The Integrity of Joseph Chambers
Tribeca Festival US Narrative Competition
Reviewed for Shockya.com by Abe Friedtanzer
Director: Robert Machoian
Writer: Robert Machoian
Cast: Clayne Crawford, Jordana Brewster, Jeffrey Dean Morgan
Screened at: Critics’ link, NY, 4/3/22
Opens: June 9th, 2022
Everyone would like to think that they would act the right way in an emergency situation, but it’s hard to know until it actually presents itself. Those who admonish others for speeding away from the scene of a car accident or attempting to cover up some other unforeseen and unintended event may not act any differently when they are the ones involved in it. The Integrity of Joseph Chambers focuses on one man and the way in which he responds to an unthinkable circumstance.
Joe (Clayne Crawford) leaves his home one morning intent on proving that he is capable of fitting in with his country surroundings. His wife Tess (Jordana Brewster) doesn’t feel good about him going hunting by himself, but he feels he has to do it, so that he can better assimilate into a community that doesn’t feel natural. When he fires off a shot, Joe finds that he has hit someone. Unsure of whether he has killed the man, Joe scrambles to figure out what to do and whether there is a way out of this that won’t radically alter his entire life.
The Integrity of Joseph Chambers marks the reunion of writer-director Robert Machoian and star Clayne Crawford following their collaboration on the 2020 Sundance feature The Killing of Two Lovers. That project provides a helpful framework for what to expect with this one, trading the implied violence of its title for an intimate and personal story of emotions and relationships. Machoian and Crawford clearly have an effective method of communicating and working with each other, and this is a similar story about someone who says volumes while rarely opening his mouth to speak.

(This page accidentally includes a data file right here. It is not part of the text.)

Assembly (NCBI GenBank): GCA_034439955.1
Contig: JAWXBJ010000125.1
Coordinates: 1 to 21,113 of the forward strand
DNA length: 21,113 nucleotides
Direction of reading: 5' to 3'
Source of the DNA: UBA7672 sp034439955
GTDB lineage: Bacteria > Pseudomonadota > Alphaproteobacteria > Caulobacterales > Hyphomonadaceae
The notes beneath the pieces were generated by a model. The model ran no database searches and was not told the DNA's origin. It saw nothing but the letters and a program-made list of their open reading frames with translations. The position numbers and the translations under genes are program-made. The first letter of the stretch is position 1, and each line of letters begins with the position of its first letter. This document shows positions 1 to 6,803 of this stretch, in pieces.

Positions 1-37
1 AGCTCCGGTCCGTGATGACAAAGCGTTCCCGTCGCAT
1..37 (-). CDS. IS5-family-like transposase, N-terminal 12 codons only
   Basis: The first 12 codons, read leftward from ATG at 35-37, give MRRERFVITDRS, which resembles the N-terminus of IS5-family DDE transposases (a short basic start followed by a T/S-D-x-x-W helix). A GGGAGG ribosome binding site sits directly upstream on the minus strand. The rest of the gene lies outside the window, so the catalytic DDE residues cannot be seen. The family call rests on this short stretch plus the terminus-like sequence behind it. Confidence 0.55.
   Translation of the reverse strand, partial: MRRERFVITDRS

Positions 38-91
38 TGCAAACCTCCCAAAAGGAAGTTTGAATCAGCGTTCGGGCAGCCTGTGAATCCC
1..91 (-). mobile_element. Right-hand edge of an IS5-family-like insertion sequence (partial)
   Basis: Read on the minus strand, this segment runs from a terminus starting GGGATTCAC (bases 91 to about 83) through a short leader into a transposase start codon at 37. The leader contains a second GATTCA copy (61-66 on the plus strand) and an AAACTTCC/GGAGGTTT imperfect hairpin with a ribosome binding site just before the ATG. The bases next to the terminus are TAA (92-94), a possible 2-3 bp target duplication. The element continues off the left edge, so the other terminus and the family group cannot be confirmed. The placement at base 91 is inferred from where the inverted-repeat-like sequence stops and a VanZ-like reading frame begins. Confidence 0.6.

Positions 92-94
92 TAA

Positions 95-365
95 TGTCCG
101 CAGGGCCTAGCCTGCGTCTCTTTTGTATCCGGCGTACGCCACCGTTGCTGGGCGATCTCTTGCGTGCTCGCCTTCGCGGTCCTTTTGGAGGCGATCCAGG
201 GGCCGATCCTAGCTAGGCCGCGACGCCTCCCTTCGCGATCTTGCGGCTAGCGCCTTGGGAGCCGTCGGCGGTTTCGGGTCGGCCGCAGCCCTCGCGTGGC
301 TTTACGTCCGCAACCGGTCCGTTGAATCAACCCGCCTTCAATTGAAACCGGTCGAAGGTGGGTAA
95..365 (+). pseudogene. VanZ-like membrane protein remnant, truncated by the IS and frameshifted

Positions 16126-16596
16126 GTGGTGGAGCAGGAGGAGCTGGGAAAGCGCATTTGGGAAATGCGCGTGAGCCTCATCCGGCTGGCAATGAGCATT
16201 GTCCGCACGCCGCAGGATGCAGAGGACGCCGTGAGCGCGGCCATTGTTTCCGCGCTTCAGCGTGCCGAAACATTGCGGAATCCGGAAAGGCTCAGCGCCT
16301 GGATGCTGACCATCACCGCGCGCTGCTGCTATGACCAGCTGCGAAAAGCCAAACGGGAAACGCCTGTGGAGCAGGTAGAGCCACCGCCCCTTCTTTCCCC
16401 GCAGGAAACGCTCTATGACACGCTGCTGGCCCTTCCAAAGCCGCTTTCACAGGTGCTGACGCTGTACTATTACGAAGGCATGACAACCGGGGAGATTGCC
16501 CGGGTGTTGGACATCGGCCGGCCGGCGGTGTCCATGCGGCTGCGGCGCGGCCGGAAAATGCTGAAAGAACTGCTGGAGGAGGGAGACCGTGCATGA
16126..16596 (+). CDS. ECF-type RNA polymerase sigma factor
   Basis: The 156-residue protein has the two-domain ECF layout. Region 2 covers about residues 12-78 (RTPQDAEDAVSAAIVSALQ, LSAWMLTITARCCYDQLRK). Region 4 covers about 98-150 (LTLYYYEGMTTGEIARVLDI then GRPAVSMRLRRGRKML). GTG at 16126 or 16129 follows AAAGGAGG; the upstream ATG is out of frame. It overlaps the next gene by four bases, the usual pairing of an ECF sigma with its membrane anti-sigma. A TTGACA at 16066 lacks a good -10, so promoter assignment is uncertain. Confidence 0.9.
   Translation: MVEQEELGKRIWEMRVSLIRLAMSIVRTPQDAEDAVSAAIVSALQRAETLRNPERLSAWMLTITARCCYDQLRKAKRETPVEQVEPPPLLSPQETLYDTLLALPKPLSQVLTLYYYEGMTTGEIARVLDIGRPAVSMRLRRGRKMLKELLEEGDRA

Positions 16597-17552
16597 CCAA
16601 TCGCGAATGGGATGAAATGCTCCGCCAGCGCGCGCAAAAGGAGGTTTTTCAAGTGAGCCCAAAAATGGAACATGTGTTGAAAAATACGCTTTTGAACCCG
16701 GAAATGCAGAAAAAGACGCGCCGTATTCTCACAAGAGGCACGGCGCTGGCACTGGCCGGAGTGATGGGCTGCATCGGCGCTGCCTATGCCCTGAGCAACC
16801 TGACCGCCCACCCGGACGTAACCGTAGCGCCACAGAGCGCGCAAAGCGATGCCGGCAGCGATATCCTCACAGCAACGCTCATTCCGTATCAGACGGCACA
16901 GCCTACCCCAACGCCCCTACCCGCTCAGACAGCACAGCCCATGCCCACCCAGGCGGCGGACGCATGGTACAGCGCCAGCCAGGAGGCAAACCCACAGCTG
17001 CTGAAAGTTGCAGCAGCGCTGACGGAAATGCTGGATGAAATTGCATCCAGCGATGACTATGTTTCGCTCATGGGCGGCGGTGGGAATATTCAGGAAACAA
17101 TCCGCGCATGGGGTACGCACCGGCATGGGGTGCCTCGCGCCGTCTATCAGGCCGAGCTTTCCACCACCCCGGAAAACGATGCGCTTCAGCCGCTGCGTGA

This is a deeply isolating movie, one that features Brewster’s Tess in its opening scene but otherwise focuses mostly just on Crawford for the entirety of the film. When he leaves, Joe sports a mustache that Tess mocks, but that’s stuck with him for the entirety of his hellish day. It’s the kind of moment that feels like it could easily be imagined, and the fact that it is reality slowly begins to sink in for Joe as he takes in his surroundings and processes his options, which, combined with adrenaline, feel like they are all just as impossible as turning back the clock and preventing the incident from happening in the first place.
If there is an actor singularly suited to play this role, it’s Crawford. He brought a tenderness to his leading part in The Killing of Two Lovers that exemplified his ability to tap into the silent and contemplative aspects of rage, something that was more visible in his performance in the underrated series Rectify. With precious few scene partners, it’s up to Crawford to carry the entire film, and he does so admirably, moving around the woods and scrambling to figure out what he can do. It’s as if the audience is trapped there within him, just as worried about the irreversibility of what he has done but hopeless to help him make the closest thing to a right decision.
Though this concept is interesting and the efforts of Machoian’s frequent cinematographer collaborator Oscar Ignacio Jiménez make it an even more inviting and immersive experience, there isn’t actually much that goes on during the 96 minutes that make up this film. It may be difficult for even the most concentrated and diligent audience member to stay fully engaged. Machoian knows how to pace his films to keep them coherent and enticing, but, as its title indicates, it’s more about capturing and conveying an emotional state than being a plot-driven film.
Story – B
Acting – B+
Technical – B+
Overall – B